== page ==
The following joint statement was issued by NUS Scotland, UCU Scotland and Universities Scotland prior to Wednesday’s (7th December) Education and Skills Committee meeting at the Scottish Parliament concerning the Enterprise and Skills Review with Keith Brown, the Cabinet Secretary for the Economy, Jobs and Fair Work.
This statement should not be seen as the totality of any one signatory’s position on the review, its outcomes, or next steps and outstanding concerns. Rather it represents a minimum baseline for our collective position. Individual signatories and organisations may have additional and broader views, and outstanding issues and concerns, which we will address as Phase 2 progresses.
Our organisations represent a broad range of students, staff and university leaders.
Together, we are committed to being strong partners with government to promote Scotland’s sustainable and inclusive economic growth.
As part of that, we support the Enterprise & Skills Review’s priority of Scotland taking its place in the top quartile of OECD countries for productivity, equality, wellbeing and sustainability.
We are committed to constructive engagement with the Scottish Government during Phase 2 to help the Review achieve its objectives.
We have a particular shared interest in how the funding and regulation of higher education will relate to the ‘proposed new Scotland-wide statutory board to co-ordinate the activities of HIE and SE, including SDI, SDS and the SFC’.
We welcome Ministerial assurances that the Scottish Government intends to respect the autonomy and academic freedom of universities. We value that commitment: the freedom of higher education institutions and the people within them is crucial to a society in which varied perspectives and diverse initiatives are respected. International analysis has shown that responsible autonomy is a key determinant of the success of any higher education sector. For us, the autonomy of higher education institutions is derived from the status of higher education institutions and the relationship they have with Government, NDPBs and other key bodies.
With that in mind, there are issues that we believe will need careful management in Phase 2 of the Review. These include:
- Making sure that there is a statutory expert body with a remit to decide how best to target public support for universities; and with the capacity to challenge both Government and universities about how to achieve the maximum benefit from investment in higher education.
- Making sure that this expert body has a remit covering the breadth of universities’ contribution: important aspects of this such as widening access to higher education, providing an excellent learning environment for students, and carrying out fundamental research fall outside of even the broadest definitions of ‘enterprise and skills’ but are of crucial importance to universities’ missions and contribution.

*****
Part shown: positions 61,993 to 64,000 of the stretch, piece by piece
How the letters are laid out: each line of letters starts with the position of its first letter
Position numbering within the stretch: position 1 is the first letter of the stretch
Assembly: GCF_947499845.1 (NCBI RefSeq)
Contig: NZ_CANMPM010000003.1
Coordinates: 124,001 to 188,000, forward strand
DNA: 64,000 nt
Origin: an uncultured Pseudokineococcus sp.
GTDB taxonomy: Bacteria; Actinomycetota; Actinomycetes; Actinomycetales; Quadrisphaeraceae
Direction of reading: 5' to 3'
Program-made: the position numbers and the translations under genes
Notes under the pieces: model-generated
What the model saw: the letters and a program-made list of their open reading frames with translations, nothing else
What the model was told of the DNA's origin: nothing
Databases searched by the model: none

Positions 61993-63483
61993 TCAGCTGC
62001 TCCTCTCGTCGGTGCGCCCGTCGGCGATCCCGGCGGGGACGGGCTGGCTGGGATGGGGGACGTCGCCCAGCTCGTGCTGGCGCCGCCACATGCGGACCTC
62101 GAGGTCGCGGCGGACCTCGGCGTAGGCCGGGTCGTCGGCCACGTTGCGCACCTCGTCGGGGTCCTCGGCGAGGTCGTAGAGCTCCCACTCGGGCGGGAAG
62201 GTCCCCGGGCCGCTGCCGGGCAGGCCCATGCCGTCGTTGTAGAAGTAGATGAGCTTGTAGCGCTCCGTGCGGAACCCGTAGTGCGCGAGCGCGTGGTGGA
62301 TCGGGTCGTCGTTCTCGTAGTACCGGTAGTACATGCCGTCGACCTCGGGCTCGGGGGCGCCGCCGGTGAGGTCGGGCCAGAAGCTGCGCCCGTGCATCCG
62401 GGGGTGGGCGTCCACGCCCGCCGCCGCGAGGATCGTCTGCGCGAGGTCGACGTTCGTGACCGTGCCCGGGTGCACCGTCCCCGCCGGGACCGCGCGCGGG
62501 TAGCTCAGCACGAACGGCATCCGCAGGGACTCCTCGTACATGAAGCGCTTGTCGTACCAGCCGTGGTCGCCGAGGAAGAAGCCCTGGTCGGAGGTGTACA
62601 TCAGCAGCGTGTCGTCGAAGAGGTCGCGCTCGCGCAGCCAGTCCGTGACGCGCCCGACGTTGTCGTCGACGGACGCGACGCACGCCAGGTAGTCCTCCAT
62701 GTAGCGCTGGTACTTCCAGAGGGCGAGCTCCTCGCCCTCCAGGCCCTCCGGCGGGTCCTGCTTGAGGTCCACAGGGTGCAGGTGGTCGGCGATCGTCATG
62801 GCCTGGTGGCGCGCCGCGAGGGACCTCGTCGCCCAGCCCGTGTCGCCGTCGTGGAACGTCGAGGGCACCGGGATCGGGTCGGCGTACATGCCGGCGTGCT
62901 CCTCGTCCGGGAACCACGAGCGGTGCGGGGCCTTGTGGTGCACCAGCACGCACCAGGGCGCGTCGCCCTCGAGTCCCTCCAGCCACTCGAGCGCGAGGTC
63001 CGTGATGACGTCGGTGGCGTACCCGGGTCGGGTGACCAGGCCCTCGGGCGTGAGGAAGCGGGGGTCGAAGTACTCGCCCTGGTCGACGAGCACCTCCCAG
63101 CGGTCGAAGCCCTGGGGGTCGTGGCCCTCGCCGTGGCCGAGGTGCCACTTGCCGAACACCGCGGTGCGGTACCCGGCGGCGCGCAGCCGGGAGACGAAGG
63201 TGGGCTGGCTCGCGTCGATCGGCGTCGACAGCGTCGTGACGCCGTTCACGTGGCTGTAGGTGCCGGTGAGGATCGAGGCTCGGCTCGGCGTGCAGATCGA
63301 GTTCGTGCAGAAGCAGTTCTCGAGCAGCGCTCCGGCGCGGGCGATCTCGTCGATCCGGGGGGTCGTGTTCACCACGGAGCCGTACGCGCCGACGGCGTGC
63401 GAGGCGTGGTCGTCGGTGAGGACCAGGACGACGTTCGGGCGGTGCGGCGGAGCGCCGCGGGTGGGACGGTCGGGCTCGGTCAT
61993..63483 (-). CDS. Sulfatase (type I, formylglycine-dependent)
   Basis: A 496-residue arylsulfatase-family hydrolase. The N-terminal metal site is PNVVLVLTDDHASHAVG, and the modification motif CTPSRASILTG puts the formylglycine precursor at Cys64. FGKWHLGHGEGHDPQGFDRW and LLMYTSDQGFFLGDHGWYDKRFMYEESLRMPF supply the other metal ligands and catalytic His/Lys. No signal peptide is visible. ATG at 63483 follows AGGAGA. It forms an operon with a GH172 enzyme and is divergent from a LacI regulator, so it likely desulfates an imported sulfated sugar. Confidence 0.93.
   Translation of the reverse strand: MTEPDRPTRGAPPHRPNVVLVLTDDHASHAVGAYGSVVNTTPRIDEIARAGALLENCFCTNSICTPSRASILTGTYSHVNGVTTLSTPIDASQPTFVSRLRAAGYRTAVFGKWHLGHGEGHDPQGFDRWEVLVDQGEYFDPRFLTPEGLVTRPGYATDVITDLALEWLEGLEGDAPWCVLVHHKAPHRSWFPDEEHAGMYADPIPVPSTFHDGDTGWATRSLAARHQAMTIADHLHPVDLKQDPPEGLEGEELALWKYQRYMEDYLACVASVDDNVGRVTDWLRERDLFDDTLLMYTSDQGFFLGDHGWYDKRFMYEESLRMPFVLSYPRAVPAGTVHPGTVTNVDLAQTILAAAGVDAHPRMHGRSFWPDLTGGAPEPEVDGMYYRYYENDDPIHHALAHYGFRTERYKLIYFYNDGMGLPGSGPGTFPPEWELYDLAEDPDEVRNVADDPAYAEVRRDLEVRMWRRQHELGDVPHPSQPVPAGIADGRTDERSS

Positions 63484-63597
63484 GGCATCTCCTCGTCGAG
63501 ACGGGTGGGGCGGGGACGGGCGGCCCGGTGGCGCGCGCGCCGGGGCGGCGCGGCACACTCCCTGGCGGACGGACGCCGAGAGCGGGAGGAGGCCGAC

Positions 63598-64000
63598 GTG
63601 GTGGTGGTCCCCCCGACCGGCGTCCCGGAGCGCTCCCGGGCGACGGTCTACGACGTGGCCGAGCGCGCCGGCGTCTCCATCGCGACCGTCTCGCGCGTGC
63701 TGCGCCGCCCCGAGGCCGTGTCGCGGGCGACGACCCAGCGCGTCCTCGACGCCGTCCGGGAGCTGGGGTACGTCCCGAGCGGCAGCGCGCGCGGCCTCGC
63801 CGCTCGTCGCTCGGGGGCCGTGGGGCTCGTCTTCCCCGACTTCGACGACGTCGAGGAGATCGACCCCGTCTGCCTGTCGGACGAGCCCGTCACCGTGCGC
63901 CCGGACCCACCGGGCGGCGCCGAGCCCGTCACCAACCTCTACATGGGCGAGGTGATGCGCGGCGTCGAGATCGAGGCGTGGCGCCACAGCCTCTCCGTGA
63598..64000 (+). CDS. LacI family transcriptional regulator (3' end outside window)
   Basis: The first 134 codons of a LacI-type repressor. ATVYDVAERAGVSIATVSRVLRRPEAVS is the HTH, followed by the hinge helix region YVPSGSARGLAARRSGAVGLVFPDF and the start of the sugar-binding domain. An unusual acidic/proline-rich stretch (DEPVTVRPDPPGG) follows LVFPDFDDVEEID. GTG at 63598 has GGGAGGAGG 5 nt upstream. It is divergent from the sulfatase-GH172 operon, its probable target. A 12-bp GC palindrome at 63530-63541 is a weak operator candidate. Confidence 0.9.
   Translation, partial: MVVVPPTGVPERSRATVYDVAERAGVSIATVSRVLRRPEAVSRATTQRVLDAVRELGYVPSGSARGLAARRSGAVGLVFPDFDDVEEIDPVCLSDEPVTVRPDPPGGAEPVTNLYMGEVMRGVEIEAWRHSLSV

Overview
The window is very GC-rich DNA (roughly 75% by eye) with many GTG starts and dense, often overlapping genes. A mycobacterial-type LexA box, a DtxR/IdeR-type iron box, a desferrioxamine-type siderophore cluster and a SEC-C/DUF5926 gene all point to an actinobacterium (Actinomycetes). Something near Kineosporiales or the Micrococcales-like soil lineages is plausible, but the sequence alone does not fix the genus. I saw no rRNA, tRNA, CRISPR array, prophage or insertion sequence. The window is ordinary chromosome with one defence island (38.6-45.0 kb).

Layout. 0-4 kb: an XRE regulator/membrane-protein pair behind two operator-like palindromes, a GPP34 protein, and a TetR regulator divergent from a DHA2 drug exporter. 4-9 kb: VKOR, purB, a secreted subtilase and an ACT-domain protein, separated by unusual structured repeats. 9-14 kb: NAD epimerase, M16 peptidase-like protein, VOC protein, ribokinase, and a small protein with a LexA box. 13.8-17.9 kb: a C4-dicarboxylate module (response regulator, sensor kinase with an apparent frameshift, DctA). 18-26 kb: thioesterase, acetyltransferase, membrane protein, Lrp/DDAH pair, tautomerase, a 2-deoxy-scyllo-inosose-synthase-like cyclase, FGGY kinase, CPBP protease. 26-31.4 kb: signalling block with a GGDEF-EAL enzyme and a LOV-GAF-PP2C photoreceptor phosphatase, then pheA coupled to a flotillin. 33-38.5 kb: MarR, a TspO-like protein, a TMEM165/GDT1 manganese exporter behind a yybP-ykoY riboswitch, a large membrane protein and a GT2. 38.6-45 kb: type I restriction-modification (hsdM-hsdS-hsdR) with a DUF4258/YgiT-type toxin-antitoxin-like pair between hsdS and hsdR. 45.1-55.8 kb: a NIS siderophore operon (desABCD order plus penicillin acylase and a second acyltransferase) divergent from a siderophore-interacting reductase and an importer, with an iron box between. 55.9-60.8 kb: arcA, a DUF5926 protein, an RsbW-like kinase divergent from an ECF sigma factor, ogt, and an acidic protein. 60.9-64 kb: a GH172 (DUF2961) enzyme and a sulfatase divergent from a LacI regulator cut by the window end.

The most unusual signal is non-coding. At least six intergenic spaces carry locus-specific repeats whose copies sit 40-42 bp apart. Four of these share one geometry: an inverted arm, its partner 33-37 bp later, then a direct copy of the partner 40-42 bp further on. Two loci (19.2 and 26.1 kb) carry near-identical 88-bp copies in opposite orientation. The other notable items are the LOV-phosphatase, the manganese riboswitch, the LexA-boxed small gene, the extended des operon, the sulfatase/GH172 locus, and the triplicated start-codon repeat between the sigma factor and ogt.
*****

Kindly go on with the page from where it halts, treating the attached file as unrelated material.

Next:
- Keeping decisions about what universities should teach and research independent from government, respecting the Haldane Principle – and supporting the teaching and research contribution of staff whose activities are not easily categorised as ‘enterprise and skills’.
- Ensuring we have a funding and regulatory structure that fully supports universities to promote Scotland’s interests through their international roles, as at present, as well as concentrating on the improvement of Scotland’s productivity.
- Avoiding the risk of universities’ reclassification as part of the public sector by the Office for National Statistics. This is under review at present and any increase in government’s power to direct universities would increase the risk of reclassification – which would be catastrophic for universities’ capacity to attract investment to Scotland.
We look forward to exploring structures that address these issues while building on a shared commitment to a closer alignment between the different actors who can contribute to increasing Scotland’s productivity and innovation.
You can read Universities Scotland’s original response to the Enterprise and Skills review here. Universities Scotland also provided supplementary evidence about the role of the Scottish Funding Council to the Scottish Parliament’s Education and Skills Committee as part of its pre-budget scrutiny.